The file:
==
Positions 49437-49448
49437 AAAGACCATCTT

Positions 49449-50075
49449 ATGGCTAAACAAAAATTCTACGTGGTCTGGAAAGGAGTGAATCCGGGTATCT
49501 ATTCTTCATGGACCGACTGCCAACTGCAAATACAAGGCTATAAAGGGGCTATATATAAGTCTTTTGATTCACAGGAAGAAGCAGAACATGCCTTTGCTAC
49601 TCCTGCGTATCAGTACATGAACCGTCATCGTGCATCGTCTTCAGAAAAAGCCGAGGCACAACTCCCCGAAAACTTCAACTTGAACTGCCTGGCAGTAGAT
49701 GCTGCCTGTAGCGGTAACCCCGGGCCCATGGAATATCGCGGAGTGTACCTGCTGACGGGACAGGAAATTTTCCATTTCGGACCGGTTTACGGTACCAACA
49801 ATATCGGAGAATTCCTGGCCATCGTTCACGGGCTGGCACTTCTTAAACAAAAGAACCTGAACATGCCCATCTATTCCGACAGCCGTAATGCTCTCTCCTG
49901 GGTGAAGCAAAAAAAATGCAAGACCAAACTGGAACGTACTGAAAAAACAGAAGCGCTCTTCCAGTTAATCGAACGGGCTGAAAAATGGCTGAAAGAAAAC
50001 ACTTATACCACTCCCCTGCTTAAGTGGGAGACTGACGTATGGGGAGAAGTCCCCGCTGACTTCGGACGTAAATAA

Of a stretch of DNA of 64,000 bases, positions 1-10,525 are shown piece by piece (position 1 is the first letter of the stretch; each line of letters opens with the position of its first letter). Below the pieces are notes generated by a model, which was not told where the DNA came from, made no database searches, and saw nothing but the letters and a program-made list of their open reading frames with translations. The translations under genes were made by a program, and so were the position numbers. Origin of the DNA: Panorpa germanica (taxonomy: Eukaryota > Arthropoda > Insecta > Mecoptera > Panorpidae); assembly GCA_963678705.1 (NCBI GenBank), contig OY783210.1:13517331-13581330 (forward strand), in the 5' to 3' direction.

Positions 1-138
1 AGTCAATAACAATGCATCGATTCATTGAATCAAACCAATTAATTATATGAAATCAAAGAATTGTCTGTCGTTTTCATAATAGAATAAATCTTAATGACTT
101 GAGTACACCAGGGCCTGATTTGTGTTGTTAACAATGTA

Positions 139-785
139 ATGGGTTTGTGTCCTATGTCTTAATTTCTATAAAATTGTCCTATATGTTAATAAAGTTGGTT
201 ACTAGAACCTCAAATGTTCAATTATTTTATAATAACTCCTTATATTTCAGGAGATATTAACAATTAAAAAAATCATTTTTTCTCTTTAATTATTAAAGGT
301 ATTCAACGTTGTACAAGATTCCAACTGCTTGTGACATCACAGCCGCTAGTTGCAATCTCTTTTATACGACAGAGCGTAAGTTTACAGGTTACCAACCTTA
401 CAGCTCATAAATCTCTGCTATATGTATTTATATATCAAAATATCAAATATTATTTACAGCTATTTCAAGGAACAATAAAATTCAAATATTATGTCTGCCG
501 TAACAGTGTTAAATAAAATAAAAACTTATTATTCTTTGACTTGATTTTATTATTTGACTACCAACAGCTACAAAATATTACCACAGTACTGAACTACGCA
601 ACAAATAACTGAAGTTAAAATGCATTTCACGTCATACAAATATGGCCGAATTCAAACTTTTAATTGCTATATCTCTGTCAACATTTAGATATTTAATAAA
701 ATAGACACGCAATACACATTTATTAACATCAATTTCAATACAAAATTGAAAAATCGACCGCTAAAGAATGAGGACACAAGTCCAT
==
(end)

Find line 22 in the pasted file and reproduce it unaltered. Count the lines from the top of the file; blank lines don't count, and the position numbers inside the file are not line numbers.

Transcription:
701 ATAGACACGCAATACACATTTATTAACATCAATTTCAATACAAAATTGAAAAATCGACCGCTAAAGAATGAGGACACAAGTCCAT